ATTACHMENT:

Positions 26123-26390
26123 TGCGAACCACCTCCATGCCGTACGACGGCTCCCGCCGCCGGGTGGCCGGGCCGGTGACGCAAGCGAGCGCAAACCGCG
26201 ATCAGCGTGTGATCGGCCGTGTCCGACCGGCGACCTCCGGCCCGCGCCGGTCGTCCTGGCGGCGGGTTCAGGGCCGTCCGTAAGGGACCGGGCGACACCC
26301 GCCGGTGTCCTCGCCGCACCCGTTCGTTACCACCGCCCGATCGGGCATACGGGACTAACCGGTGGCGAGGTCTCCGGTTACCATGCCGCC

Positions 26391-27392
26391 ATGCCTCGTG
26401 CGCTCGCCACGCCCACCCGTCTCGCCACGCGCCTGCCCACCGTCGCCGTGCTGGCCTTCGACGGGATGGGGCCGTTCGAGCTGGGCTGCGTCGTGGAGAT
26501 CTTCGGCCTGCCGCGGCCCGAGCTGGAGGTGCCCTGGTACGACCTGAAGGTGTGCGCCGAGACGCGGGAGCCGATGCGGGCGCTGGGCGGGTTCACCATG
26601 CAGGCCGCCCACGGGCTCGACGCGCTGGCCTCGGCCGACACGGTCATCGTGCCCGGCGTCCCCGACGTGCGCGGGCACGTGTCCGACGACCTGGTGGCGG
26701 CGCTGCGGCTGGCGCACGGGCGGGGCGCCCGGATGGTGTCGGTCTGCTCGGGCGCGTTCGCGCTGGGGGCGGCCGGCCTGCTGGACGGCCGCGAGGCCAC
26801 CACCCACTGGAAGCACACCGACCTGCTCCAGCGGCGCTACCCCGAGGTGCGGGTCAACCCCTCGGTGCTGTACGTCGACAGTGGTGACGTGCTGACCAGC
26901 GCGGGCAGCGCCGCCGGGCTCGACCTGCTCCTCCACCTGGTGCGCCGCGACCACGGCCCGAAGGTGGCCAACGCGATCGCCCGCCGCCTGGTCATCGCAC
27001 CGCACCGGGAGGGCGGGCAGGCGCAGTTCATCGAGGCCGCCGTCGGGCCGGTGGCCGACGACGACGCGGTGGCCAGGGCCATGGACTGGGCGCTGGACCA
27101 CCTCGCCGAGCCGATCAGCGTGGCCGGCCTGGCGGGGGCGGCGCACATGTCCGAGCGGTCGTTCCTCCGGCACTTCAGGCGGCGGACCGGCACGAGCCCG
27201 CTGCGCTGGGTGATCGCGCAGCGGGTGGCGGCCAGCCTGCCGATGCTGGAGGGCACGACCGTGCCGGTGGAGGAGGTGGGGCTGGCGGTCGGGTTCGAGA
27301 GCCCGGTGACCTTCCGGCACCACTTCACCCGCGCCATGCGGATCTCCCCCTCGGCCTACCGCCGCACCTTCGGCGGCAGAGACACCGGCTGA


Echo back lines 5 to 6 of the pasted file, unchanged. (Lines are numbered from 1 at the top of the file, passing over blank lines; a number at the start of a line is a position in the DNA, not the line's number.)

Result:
Positions 26391-27392
26391 ATGCCTCGTG